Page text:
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ASK ELLIE: Delicate balancing act with son's ex-fiancée and her family

Ellie Tesher
Ellie Tesher - Contributed

Q:

My son and his fiancée recently parted ways. We loved his fiancée and her family. There were several visits, and we were all connected on social media.

Today, I wished a member of my son’s ex-fiancée's family a happy birthday. I’m wondering if this is appropriate. There doesn’t seem to be any animosity.

Is it healthier to cut all ties? How do we do this without offending?

My son doesn’t communicate well with us so I’m somewhat in a vacuum when it comes to how the other family’s feeling. This was a three-year relationship, and we loved this young woman and her family.

- Confused Over Son’s Break-up

A:

Tell your son, by phone or email, that as parents you support him personally in his recent break-up. You haven’t said or don’t know why the couple parted ways, so he may be very hurt about it and appreciate your support or is the one who ended it.

Then ask for his thoughts on your own confusion about how to handle the three-year relationship that was built between you and the young woman and her family.

Be aware that he may have feelings of hurt, anger or privacy issues why he doesn’t want to discuss this. If so, it’s likely wiser for you and better for your own parent-son relationship to lessen your outreach to his ex and her relatives.

Meanwhile, your recent birthday wish was well meant and undoubtedly accepted as such. And hopefully, a simple note to his fiancée can help ease the situation. Tell her that you and your husband loved getting to know her and wish her all the best for her future.

If you feel moved to write her parents, keep it equally simple: You very much enjoyed getting to know them over these past years, and for that reason and your high regard for their daughter, you’re sorry about the break-up and wish all their family well for the future.


Q:

Help! I joined an online art class and enjoy the instructor’s teaching. She uses her maiden name, so I only just realized through a reference she made, that I slept with her husband once, three years ago.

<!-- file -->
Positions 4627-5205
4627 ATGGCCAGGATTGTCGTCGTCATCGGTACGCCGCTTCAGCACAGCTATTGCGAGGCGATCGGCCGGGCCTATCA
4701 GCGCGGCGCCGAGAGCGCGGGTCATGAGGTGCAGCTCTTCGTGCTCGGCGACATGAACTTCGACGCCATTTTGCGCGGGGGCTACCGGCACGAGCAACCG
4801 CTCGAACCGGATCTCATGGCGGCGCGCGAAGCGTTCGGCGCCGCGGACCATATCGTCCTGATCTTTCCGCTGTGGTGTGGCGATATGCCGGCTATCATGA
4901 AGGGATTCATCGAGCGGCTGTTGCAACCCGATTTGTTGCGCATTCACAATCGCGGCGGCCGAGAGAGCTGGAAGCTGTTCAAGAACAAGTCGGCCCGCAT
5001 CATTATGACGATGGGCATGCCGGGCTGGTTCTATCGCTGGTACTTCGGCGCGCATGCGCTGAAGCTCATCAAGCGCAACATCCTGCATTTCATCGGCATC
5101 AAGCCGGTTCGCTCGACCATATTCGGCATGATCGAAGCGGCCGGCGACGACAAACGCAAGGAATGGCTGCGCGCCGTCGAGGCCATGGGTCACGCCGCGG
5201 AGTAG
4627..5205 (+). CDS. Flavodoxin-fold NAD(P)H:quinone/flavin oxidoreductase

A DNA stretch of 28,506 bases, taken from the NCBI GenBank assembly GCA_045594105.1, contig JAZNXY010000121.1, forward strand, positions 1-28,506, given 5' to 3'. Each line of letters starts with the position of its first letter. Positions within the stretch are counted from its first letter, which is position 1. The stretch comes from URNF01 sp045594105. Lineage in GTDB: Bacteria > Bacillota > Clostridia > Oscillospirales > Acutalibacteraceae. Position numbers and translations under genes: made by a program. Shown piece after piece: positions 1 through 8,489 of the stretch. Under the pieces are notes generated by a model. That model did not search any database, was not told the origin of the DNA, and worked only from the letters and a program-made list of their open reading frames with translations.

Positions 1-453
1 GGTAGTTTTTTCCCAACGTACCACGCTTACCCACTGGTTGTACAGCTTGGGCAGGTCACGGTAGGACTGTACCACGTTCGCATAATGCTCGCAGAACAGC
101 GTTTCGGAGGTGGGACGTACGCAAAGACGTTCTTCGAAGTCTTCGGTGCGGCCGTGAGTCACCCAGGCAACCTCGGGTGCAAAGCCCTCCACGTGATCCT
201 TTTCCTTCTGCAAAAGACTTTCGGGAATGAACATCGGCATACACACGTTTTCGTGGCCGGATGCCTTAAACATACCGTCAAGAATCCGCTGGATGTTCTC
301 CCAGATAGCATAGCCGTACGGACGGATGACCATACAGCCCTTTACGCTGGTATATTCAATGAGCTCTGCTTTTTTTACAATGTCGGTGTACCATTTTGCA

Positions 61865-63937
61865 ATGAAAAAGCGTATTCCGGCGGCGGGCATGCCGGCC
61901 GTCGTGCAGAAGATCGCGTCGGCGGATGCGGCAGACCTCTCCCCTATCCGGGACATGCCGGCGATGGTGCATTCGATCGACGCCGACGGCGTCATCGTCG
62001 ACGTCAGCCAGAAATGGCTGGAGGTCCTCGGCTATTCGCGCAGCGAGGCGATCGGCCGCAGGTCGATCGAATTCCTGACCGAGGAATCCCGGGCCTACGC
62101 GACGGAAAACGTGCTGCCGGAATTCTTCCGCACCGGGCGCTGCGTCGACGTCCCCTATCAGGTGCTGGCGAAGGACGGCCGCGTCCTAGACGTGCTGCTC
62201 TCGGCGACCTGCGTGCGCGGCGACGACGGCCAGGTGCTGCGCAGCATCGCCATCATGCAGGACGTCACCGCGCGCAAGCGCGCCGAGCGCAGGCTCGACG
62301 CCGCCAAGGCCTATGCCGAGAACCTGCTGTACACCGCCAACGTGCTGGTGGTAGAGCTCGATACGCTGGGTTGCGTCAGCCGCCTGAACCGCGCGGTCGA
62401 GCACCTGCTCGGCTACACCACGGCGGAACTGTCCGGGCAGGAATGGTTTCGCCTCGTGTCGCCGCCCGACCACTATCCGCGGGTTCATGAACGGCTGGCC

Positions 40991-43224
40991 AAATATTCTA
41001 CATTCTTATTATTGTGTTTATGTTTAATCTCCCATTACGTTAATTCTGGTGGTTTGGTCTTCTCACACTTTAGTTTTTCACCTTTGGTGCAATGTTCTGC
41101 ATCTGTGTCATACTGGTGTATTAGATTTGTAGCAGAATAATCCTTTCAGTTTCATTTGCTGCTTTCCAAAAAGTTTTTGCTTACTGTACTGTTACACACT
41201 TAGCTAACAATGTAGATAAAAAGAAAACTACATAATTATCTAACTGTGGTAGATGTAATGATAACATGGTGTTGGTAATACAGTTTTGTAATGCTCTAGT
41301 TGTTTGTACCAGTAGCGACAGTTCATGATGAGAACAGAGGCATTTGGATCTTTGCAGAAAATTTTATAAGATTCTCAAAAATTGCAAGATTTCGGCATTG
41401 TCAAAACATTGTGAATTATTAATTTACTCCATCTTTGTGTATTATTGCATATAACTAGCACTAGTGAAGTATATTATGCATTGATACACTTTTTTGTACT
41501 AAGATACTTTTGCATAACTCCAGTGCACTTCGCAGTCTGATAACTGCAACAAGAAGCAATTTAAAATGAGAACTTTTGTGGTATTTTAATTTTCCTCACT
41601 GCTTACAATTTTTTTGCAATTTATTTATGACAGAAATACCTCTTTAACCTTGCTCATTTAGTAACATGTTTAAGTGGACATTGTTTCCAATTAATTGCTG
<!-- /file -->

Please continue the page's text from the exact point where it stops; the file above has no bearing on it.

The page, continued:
I’d just been dumped by my boyfriend, went to a bar seeking a hookup and swiped back to a stranger. I never saw him again. Should I tell her? She should know that he cheated then and may still be cheating.

- Disgusted

A:

She’s not a close friend. She may already know that he cheats or did. They may’ve got past it. Find another art teacher.


Feedback regarding the woman ghosted by her boyfriend of 18 months after she asked him where he thought their relationship was going (Feb. 15):

Reader: I ghosted a former on-and-off lover of almost 14 years because it was the only way I could move on with my life.

Every time that I'd break up with him, he'd manage to get back in my life. Your tip-of-the-day was about people who ghost their former lover being emotionally cold and distanced despite your pain.

But my situation with this man was very different. I’m not emotionally cold/distanced, I needed to protect myself from his toxicity.

I was the one in pain. That was four years ago and I’m pain-free now.

Ellie: Yes, your situation was different from the one in that day’s column which is what my tip was referencing. Good for you in this case for extricating yourself from a serial on-off lover.


Feedback regarding worried relatives/friends of a woman in hospital with COVID-19, who’s so popularly loved that her adult children are overwhelmed with emails/calls about her condition (Feb. 15):

Reader: There are many apps for that situation. Caring Bridge is just one example.

It allows the principal caregiver or givers to post updates when available and the family and friends to post words of love and encouragement.

The result: The caregiver only has to repeat the information once instead of answering many phone calls and emails. It’s similar to Facebook but with more privacy and purpose driven. It’s much easier on all at a difficult time.

Reader 2: When my husband was ill, I made a group email of friends and family I wanted to keep in the loop. I then wrote one update to send to them all. I found this very useful and time-saving when I wanted to concentrate on his well-being.


Ellie’s tip of the day:

  • If you know someone who’s cheated, examine why you’re planning to expose them.

Read Ellie Monday to Saturday. Send relationship questions to [email protected]. Follow @ellieadvice.

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Ellie Tesher
Ellie Tesher

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